How Common Are Stress-Related Skin Issues?
We’re all under a great deal of stress. Whether it’s difficult relationships or work situations, sometimes that stress takes a toll on our bodies.
We know stress can impact everything from our health to our weight to our hair, but it can also have a significantly negative impact on our skin. “Needless to say patients in my practice complain of stress,” says Ulysses H. Scarpidis, MD of Scarpidis Aesthetics in New York City. “This stress can affect patients both mentally and physically.”
One major (and visible!) sign of stress is a change in the skin. “The body produces various hormones in response to stress, but cortisol and epinephrine are mostly responsible for the negative effects,” explains Dr. Scarpidis. “This can be seen as an increase in breakouts, or even sallow ‘sad’ skin. A sallow complexion can make you look sickly and older than you really are, unfortunately.”
Release of cortisol causes the skin to decrease its retention of moisture, which in turn causes the oil glands to overcompensate and can lead to acne breakouts. “The decreased moisture can also exacerbate eczema and psoriasis. In addition, high cortisol levels lead to premature aging. Prolonged increases of cortisol can cause breakdown of collagen and elastin, while decreased skin moisture accentuates fine lines and wrinkles.
Epinephrine, released during stress to promote the fight or flight response, clamps down on tiny blood vessels in the skin to redirect the blood to the brain and muscles. Prolonged decrease in blood flow to the skin diminishes oxygen and nutrient delivery, resulting in decreased collagen and elastin production, less-than-stellar skin tone, and overactive sebaceous glands leading to acne breakouts,” explains Dr. Scarpidis.
Of course, as we are all well-aware, decreasing stress is a lot easier said than done. “Stress management techniques ranging from meditation, breathing exercises, calisthenics, and adequate sleep are oftentimes hard to adhere to, but have the most advantageous impact to a patient’s overall health,” says Dr. Scarpidis. “When addressing stress-induced skin changes, I recommend that in addition to stress management, patients should avoid caffeine and alcohol since these increase adrenaline and further dehydration. Improving diet and nutrition can improve hydration and provide vitamins that help restore collagen and elastin to the skin. A medical-grade skincare regimen can provide antioxidants to fight free radicals, repair cell damage, and moisturize the skin to decrease oil production and decrease acne breakouts,” notes Dr. Scarpidis. Peptides may also help to promote collagen and elastin production while retinols can improve cell turnover and help maintain a youthful look.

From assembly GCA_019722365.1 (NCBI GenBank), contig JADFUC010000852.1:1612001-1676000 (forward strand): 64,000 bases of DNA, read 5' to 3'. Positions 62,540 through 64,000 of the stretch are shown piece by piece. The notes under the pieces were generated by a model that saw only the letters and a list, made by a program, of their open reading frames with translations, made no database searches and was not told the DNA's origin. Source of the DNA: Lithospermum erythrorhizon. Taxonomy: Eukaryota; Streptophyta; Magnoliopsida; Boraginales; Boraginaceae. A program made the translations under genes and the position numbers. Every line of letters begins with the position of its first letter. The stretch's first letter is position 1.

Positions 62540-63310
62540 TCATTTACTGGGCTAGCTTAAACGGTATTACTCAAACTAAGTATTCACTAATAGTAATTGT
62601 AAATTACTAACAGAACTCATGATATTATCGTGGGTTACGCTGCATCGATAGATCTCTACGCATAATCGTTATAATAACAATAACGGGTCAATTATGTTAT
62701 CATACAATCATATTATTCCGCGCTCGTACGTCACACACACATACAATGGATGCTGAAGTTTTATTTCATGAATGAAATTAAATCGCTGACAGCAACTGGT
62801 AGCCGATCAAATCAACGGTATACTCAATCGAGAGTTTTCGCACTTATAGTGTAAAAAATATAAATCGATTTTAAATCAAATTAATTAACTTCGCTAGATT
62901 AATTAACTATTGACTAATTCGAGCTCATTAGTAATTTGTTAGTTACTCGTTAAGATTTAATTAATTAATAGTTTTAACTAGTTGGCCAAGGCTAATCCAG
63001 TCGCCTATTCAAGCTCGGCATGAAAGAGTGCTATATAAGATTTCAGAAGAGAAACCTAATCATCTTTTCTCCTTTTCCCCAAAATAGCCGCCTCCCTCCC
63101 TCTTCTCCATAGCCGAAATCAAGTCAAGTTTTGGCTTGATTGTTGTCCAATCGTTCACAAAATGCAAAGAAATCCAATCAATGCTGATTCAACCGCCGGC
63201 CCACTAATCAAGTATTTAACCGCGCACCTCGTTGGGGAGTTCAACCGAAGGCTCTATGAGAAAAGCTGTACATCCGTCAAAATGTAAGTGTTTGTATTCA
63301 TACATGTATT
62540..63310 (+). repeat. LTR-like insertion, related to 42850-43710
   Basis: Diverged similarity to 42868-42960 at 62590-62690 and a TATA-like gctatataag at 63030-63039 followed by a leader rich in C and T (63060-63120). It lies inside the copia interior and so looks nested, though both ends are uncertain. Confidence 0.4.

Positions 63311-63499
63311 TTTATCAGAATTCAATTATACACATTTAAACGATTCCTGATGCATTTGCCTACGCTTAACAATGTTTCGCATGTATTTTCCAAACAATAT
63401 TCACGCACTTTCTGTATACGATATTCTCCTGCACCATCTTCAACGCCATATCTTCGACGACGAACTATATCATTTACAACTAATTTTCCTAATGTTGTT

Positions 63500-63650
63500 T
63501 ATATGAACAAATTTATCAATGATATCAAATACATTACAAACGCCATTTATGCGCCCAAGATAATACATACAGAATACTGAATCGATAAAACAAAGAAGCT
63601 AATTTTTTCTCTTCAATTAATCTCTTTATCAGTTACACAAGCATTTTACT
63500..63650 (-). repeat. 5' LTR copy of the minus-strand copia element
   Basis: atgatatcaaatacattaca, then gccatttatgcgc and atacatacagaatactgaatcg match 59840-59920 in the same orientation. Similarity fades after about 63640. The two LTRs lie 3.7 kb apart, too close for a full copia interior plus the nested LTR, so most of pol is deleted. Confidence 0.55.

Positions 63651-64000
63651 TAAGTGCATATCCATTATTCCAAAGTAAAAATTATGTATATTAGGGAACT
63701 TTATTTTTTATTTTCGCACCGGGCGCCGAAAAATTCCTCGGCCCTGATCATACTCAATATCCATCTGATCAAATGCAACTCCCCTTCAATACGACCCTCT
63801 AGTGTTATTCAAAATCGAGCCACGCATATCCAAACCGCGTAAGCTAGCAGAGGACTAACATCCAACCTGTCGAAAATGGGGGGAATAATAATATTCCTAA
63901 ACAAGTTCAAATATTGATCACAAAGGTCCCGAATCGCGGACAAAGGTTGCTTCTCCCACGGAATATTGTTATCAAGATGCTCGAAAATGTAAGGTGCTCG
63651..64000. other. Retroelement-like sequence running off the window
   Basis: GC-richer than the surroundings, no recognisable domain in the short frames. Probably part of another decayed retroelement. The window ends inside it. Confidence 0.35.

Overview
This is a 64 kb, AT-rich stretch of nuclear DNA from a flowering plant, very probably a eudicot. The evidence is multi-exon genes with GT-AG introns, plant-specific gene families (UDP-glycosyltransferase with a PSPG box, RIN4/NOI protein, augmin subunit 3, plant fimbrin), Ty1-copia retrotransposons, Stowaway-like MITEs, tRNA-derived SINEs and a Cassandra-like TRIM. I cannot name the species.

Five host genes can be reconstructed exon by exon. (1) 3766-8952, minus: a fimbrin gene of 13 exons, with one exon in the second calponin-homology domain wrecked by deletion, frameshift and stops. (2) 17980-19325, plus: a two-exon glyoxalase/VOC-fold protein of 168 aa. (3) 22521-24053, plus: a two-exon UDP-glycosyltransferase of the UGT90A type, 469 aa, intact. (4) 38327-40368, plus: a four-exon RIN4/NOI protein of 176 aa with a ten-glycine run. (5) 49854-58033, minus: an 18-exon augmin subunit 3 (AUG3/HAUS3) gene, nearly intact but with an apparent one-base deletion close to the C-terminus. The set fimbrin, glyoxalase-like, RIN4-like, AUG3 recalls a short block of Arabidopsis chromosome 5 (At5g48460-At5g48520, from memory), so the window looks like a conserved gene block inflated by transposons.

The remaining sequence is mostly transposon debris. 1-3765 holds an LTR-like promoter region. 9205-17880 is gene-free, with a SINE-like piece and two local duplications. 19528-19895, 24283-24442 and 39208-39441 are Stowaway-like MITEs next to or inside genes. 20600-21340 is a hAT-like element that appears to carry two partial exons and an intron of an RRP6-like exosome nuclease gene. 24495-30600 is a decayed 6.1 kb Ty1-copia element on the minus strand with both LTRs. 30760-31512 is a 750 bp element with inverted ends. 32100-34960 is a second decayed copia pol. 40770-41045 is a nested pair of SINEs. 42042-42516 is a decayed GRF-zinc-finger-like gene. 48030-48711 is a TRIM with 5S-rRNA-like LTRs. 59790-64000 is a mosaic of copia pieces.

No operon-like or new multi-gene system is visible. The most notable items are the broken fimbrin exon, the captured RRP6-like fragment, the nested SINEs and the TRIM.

And it’s always OK to get some help. Consulting a board-certified plastic surgeon who can evaluate your skin and recommend a tailor-based skincare regimen is vital for healthy, youthful, stress-free skin, but while you are at it, drink a ton of water, sleep more, and consider some meditation or a restorative yoga class. A little bit of time out may do wonders in its own right!
Patients might not be aware that plastic surgeons can assist them with their skincare regimen – and help guide patients on a path to relatively simple interventions for youth-maintenance as they age. Think of it as staving off what used to be inevitable in your 40s and 50s, (the more invasive surgical options), until your 60s and 70s, (depending on your genetics of course). The more you do now to prevent aging, the better off you’ll be long-term.
Board-certified plastic surgeon, Dr. Brett Snyder explains in this video clip the value of including a plastic surgeon in your skincare.